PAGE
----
Will that make me love Shakespeare? No. It still hurts, and it most likely will for the rest of my life, even considering the many hours of therapy I’ve had and with more yet to come. Some wounds won’t heal until you remove the source of the injury, the thing doing the scraping and digging and burning. The laceration that can’t be scarred over because it’s just as fresh as the first time it was made.

That’s why I can’t say I’m an admirer of Shakespeare.

But, then, why do I love him?

The magic of his words, his sonnets and plays, still enthralls me. But why? What is it about Shakespeare’s work that’s attracted me all my life? What charms, captivates, and hypnotizes me when I read him or see one of the plays in person or on screen?

To answer this question, I started out on my own mini quest — my personal dilemma of “to love or not to love.” That is the question.

And that’s when I turned to fairy tales, for surely some of Shakespeare’s plays contain some of the elements of fairy tales.

So I decided to take a closer look at what I think (and I’m not alone here) is the Bard’s most misogynist play: The Taming of the Shrew.

I’ll talk about that in my next post — Part 2 — which will be up soon.

But in the meantime, if you’d like a refresher before we dig into Taming, here’s a summary from the Shakespeare Birthplace Trust, with an entertaining 3-minute video that recaps the play.

Summary of The Taming of the Shrew

If you prefer, you can also watch a 3-minute video summarizing it. The link is in the summary but why click on two links if you’re interested only in the video? Here ya go . . .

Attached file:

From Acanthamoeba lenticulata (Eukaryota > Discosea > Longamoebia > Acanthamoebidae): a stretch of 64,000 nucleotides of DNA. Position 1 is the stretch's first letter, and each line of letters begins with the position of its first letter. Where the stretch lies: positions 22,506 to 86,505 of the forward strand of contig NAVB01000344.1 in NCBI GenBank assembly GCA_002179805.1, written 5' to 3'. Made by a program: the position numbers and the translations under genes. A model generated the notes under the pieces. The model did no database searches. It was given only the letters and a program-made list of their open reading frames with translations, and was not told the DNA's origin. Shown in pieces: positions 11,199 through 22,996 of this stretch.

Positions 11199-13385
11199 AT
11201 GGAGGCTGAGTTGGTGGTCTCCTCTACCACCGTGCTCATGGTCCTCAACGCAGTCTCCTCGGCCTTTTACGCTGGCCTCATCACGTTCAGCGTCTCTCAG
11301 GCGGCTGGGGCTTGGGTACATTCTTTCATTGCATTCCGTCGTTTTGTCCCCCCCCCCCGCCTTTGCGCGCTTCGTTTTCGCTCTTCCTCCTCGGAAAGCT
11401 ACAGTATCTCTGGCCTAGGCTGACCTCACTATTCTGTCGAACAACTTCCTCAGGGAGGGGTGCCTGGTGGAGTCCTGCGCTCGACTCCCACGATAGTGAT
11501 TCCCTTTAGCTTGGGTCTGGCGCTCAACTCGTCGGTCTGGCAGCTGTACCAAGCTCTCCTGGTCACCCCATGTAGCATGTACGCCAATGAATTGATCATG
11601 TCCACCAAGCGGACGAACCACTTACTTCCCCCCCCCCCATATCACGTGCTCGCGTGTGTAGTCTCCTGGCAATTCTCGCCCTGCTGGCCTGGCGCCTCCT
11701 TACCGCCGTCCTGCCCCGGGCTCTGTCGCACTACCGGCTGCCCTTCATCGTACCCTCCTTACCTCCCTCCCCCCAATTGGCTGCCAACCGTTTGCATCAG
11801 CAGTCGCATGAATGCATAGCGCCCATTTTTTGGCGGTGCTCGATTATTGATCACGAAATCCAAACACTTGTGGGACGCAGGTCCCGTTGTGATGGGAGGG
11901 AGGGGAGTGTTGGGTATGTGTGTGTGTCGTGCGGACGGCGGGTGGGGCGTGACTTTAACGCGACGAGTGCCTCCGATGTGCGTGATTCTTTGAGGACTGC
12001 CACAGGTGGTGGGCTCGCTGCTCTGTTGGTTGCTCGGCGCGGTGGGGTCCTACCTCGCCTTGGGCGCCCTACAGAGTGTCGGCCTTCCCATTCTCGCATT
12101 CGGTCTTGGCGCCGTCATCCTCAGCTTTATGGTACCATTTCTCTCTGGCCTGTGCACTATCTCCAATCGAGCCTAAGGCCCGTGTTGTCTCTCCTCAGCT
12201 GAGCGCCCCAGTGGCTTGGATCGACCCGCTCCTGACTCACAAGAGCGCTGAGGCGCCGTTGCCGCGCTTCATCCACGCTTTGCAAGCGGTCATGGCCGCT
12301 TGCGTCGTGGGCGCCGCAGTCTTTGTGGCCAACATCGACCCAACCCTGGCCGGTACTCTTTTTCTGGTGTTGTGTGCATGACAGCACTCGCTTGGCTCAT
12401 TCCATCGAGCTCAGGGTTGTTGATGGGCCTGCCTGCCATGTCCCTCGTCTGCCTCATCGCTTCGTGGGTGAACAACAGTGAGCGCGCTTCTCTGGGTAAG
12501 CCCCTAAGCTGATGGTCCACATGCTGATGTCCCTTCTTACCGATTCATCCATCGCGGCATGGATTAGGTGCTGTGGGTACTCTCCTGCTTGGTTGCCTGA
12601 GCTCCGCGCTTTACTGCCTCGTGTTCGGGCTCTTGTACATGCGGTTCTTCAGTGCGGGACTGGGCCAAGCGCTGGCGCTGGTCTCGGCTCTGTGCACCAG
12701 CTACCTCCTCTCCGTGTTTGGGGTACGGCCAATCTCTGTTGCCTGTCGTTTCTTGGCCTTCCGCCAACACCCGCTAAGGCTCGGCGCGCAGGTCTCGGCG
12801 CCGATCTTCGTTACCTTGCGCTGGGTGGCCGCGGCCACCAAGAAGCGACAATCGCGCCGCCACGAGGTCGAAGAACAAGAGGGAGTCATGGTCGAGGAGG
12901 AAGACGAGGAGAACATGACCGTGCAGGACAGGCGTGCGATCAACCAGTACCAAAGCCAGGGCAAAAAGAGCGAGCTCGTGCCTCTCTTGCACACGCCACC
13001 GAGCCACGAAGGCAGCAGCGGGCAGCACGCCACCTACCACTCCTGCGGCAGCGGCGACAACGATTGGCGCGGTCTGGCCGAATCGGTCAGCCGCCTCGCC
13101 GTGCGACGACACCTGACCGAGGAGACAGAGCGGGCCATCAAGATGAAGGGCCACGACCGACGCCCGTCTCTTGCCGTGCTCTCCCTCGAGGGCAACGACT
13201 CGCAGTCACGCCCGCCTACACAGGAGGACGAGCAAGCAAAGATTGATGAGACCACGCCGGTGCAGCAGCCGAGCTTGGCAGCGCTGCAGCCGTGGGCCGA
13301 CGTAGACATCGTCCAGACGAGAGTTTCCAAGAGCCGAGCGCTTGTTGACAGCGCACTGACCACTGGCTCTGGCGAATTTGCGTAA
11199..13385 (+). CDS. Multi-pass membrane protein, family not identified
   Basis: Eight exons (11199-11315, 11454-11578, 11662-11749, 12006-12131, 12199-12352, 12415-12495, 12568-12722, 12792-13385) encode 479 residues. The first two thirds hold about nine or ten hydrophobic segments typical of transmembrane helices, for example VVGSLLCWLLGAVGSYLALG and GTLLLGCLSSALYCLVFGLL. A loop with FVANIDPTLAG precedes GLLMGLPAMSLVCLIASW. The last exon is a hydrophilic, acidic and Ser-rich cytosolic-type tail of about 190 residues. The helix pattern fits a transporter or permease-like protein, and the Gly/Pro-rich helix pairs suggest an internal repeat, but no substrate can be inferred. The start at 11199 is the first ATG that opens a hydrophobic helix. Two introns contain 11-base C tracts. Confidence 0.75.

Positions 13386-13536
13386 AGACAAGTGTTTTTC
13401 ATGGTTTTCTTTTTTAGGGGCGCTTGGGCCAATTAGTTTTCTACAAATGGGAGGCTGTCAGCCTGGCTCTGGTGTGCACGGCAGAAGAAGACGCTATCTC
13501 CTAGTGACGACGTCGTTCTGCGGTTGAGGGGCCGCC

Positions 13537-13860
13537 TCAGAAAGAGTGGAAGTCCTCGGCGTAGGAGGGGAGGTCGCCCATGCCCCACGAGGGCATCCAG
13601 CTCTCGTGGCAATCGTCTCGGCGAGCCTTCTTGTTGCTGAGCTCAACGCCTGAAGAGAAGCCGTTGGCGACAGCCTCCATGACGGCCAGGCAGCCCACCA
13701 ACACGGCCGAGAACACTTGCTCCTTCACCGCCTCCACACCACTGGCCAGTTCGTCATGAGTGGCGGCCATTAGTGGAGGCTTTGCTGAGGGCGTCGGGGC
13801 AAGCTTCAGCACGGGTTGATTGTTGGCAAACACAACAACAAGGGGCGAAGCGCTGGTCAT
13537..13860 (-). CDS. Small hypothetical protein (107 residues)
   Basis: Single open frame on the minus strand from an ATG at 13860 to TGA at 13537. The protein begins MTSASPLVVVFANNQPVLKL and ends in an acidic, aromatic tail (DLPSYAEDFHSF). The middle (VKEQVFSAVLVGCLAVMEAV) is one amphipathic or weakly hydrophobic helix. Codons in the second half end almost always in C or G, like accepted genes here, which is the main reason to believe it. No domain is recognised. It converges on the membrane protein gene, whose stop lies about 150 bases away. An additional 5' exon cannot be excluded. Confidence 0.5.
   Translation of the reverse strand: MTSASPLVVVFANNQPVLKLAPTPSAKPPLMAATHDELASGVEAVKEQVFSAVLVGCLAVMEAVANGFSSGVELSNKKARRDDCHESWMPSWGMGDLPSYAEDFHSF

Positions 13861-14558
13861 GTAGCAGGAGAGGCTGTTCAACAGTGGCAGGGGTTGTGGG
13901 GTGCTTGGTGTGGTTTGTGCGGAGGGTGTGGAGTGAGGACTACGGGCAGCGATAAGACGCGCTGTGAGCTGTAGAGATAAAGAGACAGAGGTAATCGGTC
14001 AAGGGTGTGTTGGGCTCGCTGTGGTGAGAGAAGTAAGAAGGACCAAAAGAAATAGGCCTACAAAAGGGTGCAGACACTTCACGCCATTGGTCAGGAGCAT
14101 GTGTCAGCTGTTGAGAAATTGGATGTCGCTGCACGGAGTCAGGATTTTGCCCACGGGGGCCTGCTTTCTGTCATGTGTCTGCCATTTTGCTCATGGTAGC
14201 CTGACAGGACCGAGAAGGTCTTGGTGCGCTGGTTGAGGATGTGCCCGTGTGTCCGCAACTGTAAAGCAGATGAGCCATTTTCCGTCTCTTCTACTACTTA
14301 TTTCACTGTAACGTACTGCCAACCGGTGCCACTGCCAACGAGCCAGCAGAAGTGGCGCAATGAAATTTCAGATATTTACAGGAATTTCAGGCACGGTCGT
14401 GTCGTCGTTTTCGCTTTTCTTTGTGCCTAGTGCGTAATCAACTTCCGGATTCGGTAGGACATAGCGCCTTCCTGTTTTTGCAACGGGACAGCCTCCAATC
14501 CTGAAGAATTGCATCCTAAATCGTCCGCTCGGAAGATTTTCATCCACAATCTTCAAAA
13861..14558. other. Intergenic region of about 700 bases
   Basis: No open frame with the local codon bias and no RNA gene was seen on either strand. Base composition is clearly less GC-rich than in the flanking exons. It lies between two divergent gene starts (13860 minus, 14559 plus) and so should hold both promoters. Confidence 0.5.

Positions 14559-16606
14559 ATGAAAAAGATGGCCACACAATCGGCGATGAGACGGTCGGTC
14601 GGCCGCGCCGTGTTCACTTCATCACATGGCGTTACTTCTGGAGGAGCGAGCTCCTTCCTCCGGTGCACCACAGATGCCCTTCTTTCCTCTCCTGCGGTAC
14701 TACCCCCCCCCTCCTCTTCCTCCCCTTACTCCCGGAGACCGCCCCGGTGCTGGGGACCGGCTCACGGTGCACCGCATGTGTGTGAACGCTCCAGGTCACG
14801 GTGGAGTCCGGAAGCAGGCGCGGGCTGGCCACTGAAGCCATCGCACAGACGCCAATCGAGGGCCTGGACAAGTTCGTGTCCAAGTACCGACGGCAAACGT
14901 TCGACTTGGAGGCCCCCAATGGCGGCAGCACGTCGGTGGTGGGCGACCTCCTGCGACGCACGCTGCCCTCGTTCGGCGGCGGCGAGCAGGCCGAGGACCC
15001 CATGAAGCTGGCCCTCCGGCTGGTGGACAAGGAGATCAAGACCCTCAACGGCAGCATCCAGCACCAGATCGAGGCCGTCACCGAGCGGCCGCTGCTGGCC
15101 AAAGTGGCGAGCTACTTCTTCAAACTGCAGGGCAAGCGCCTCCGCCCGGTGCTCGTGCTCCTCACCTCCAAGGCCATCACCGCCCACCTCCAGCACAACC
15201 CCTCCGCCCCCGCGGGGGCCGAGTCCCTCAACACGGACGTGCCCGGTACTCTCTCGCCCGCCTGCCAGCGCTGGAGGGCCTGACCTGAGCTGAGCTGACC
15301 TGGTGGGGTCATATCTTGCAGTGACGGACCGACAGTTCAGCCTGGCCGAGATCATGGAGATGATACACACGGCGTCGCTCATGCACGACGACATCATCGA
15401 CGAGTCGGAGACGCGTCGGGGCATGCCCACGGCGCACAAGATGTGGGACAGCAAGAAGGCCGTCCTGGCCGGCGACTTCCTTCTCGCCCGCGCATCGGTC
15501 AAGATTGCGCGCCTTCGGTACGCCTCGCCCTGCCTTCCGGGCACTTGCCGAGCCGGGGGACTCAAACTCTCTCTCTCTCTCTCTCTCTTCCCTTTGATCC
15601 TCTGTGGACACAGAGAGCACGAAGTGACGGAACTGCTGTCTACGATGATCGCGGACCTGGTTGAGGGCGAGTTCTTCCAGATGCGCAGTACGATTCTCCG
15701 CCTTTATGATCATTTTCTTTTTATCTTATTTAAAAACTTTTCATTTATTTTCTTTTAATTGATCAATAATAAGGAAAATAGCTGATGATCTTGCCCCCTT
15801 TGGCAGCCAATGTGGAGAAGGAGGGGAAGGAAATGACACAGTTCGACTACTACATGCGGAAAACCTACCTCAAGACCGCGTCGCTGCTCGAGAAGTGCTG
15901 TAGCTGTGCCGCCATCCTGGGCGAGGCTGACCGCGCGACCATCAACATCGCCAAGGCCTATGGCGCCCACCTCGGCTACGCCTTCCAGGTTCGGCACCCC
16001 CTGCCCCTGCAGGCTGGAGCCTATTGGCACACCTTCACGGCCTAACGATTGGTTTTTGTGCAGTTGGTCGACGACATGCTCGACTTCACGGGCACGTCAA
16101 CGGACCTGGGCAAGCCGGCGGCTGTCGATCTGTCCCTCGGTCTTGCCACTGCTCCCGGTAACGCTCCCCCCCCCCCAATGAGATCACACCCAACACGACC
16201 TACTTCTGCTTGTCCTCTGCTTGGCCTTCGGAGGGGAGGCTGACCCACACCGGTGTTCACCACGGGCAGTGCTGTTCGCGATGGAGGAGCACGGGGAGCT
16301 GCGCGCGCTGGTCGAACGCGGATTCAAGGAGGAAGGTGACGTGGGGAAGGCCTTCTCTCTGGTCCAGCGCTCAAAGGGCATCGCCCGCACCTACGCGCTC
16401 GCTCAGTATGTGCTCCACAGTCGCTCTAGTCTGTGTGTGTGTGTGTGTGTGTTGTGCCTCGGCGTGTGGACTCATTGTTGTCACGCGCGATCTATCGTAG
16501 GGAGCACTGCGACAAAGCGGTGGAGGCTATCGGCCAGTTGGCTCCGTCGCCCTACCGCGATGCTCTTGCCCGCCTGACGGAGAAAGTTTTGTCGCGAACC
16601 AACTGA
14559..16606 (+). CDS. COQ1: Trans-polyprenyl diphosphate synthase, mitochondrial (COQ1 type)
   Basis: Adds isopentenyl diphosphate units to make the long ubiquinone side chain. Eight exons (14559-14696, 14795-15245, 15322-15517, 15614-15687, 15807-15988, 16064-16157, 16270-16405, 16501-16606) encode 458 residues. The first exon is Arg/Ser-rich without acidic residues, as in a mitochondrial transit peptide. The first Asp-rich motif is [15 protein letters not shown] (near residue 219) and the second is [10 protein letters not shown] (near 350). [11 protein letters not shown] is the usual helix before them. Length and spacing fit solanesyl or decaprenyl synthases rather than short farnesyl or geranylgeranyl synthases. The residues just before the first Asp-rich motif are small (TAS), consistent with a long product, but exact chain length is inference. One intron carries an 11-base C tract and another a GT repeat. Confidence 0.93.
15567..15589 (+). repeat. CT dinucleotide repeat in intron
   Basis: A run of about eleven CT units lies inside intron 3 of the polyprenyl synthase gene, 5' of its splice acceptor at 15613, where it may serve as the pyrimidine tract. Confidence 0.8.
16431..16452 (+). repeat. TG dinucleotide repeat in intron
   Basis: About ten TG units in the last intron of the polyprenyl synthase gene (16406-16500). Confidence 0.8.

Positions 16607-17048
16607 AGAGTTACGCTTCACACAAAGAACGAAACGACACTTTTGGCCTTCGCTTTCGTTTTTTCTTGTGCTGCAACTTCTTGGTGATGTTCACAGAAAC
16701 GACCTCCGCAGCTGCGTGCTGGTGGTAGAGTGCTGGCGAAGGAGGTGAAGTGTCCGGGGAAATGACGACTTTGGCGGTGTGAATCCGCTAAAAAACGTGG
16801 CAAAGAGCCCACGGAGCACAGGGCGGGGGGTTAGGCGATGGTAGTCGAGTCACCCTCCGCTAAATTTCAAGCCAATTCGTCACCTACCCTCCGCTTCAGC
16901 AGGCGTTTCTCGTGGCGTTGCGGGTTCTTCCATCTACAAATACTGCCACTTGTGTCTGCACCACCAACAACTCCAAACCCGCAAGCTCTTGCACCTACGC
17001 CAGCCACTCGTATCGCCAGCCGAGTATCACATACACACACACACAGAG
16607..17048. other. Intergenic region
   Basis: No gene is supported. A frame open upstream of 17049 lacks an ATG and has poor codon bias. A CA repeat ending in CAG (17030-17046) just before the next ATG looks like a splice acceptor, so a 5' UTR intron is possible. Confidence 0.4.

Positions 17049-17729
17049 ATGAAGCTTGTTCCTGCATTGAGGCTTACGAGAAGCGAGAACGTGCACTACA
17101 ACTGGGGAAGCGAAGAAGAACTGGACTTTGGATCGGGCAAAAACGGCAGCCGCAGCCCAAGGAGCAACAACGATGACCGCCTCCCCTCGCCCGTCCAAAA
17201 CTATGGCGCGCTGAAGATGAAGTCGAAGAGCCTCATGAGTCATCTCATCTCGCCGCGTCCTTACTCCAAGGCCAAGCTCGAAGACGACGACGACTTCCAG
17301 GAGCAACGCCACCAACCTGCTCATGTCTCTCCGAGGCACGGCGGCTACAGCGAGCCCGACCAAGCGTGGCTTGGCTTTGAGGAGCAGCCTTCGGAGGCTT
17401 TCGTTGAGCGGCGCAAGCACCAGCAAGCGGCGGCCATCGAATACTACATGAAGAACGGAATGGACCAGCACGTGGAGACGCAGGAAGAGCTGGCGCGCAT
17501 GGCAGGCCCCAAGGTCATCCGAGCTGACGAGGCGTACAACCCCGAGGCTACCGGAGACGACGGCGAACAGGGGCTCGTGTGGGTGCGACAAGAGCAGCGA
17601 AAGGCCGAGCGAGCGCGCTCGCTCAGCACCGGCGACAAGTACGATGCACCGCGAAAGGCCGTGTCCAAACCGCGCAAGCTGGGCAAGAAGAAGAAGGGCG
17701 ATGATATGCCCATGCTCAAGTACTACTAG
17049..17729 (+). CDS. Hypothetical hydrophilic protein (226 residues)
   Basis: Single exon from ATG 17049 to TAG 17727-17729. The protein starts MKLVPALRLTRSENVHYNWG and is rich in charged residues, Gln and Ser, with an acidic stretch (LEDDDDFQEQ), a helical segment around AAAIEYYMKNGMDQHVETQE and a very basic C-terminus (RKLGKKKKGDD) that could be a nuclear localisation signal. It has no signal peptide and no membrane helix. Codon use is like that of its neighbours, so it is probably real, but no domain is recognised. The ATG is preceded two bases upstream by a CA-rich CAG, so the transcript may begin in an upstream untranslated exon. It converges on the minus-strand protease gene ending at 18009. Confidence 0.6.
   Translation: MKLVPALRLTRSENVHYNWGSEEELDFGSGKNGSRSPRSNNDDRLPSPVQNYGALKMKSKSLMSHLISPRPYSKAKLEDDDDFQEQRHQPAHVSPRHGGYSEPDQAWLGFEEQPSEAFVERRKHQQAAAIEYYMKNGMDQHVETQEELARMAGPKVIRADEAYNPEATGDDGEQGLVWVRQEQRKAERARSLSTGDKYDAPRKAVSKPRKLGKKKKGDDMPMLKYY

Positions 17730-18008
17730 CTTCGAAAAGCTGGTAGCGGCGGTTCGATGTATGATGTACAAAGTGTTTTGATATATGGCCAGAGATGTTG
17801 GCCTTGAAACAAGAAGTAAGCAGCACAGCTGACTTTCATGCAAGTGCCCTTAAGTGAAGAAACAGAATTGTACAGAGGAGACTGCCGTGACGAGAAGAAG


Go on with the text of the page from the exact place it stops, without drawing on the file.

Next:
A video summary of The Taming of the Shrew

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And if you really liked it, share it and tell your friends.

And if you really, really liked it, you might want to check out my ebook, The Grapes of Dementia: My Journey of Love, Loss, Surrender, and Gratitude, available worldwide through Amazon.

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Writing mostly to heal myself from life; sharing in hopes you’ll find some of it helpful. Also books, personal development, and anything else I’m drawn to.

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Wren Wright

Wren Wright

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Writing mostly to heal myself from life; sharing in hopes you’ll find some of it helpful. Also books, personal development, and anything else I’m drawn to.